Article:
But Beller didn’t answer and tears came to the boy’s eyes as he took Sorteado’s halter down off a nail in the wall. As he led the horse from the stall, the sun broke out from behind the clouds, and the boy patted his nose and said, “Take a good look at it, this is your last chance.”

Sorteado hobbled on his three good legs out in front of the long barn. Dr. Beller followed with his syringe of strychnine. A moment after the injection, Sorteado shuddered, fell to his knees and rolled over. The sun went back behind the clouds.” – The Washington Post, 11/02/1939

Sorteado’s injury was investigated post-mortem, and it was significantly worse than anyone could have imagined.

“At first it was thought Sorteado had snapped a ligament in his right foreleg, and that he could be saved for stud. But X-rays showed a snapped sesamoid bone. Instead of knitting together, the bones began separating further each day, and a post-mortem today showed a large piece of flesh had come between the parted segments…After the post-mortem on the fetlock joint, Beller and Southard agreed that an infection would have set up within a few days that would have caused the horse terrific pain.” – The Washington Post, 11/02/1939

IN DEATH
“Before Sorteado was buried at Belmont Park, his forefeet were removed. They will be gilded and mounted with a record of his performances for Mr. Howard’s collection.” – The New York Times, 11/02/1939

There appears to be no official record of Sorteado’s gravesite at Belmont Park, and it is unknown if he was interred in an unmarked grave or if he was even buried on the property at all. If he indeed is at Belmont, hopefully one day his grave can be marked in order to give him the honor and respect he deserves.

OTHER
In December 1939, for the fourth year in a row, Turf and Sports Digest would release the results of their year-end polling to determine the champion horses of 1939 in their respective categories.

Sorteado poll - Wash Post 12.12.1939Sorteado would finish fourth in the voting for Champion 4-Year-Old & Up with 73 points, ahead of Isolator (69 pts.), Sickled T (35 pts.) and Masked General (24 pts.). Kayak II (618 pts.) would take home the year-end honor, with Fighting Fox (212 pts.) finishing second, and Cravat (145 pts.) third.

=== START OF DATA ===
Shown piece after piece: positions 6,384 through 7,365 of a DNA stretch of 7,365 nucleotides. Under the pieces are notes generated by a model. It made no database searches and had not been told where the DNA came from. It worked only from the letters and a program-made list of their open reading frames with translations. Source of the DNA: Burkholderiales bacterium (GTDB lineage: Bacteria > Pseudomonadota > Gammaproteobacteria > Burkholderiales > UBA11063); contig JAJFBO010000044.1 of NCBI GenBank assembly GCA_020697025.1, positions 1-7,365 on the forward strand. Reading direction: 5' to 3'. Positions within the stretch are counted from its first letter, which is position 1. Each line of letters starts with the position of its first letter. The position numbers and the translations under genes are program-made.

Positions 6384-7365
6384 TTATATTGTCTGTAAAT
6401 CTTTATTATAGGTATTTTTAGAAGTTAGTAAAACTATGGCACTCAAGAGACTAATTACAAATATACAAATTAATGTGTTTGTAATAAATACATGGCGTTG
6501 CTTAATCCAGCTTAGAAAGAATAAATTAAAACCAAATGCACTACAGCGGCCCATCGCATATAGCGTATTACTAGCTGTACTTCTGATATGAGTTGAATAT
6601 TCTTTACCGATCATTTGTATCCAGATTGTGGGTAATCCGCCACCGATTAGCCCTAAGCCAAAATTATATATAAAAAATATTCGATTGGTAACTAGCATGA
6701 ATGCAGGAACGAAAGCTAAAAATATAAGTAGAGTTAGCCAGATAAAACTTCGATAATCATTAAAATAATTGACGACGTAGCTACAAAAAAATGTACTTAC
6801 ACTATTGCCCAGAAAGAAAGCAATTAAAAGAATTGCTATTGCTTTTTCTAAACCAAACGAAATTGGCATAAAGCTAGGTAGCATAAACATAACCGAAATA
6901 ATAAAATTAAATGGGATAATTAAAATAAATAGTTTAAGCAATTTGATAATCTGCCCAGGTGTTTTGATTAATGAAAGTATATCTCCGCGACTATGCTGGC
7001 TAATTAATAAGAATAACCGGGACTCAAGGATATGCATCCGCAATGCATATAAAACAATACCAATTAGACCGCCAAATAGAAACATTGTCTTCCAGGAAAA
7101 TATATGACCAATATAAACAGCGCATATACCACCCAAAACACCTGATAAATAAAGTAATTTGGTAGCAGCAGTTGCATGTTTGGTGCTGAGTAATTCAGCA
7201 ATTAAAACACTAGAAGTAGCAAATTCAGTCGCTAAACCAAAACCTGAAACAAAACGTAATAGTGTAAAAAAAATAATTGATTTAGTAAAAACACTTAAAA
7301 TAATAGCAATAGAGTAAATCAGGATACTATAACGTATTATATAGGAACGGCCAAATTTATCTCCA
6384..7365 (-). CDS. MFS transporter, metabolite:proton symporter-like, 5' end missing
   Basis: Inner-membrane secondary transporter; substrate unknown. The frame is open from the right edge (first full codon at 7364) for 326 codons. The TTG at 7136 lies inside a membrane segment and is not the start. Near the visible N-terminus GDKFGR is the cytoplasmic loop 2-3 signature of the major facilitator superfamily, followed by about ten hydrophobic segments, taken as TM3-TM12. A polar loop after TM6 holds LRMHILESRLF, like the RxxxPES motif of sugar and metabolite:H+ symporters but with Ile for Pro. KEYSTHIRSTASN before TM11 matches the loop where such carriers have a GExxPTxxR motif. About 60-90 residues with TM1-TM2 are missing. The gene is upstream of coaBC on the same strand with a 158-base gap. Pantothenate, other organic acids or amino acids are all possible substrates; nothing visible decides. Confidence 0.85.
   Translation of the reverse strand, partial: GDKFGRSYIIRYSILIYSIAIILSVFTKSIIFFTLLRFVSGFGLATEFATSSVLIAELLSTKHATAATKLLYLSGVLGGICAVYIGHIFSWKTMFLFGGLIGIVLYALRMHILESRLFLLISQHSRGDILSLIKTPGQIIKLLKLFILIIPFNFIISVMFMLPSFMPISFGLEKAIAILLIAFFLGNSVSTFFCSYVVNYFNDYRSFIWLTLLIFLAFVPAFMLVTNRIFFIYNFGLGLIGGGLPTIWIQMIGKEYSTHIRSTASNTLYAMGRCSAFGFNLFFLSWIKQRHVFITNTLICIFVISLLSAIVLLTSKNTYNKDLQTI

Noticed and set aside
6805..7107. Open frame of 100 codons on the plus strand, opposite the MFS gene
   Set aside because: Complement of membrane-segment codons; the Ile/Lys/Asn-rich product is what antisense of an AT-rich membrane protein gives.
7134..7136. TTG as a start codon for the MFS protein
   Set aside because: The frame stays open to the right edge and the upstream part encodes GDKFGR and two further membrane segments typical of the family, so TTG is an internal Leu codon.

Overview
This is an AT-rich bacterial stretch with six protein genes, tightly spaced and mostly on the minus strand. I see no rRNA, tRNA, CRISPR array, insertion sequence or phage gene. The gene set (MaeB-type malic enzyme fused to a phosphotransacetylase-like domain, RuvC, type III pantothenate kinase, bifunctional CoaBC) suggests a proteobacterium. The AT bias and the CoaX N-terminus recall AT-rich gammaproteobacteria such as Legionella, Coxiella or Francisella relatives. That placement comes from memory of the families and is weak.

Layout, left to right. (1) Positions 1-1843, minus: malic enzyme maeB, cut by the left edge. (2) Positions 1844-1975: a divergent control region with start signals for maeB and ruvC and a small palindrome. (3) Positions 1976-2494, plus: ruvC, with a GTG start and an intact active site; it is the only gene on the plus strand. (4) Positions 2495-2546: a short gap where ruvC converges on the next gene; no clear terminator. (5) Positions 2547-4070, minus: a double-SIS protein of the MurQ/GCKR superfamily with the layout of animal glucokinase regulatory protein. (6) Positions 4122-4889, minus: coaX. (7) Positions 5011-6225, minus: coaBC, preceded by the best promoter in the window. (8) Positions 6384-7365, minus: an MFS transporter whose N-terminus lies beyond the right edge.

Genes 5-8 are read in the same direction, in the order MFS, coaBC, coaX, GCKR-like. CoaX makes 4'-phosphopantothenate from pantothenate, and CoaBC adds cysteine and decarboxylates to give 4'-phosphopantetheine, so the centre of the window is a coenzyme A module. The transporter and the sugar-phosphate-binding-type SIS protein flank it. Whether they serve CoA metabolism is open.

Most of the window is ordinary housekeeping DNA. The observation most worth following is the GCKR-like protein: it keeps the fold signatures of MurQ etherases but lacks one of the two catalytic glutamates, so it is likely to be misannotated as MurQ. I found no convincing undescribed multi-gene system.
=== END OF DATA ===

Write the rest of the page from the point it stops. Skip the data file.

Sorteado’s memory would linger throughout the early 1940s with the running of the Sorteado H. (12f) at Belmont Park, a race won by Paul Pry (1941) and Corydon (1942).

The shipment of Argentinian horses arriving in December 1938 appears to have been unlucky – of the six aforementioned horses noted to have been aboard, three would be dead by the end of 1940. In addition to Sorteado, Profundo died of lockjaw at Hollywood Park in April 1940, while Etolia II was euthanized in November 1940 as a result of injuries suffered when colliding with another horse during a workout.

Sorteado’s chestnut full brother Souto (foaled 1937 in Argentina) was purchased by Howard and settled in the U.S. by the summer of 1940. While Souto was nominated for the Hollywood Derby in July 1940, he would not make his first start until Santa Anita in January 1941. He would make four starts from 1941 to 1942, never finishing in the money.

His full brother Supremo (foaled 1940 in Argentina) would become a multiple stakes winner in Argentina and enter stud at the conclusion of his racing career, siring at least sixty-three known foals.

Souto - LA Times 12.22.1940

Souto (on right) working in company with Mioland at Santa Anita Park, 12/1940. Photo: Los Angeles Times, 12/22/1940.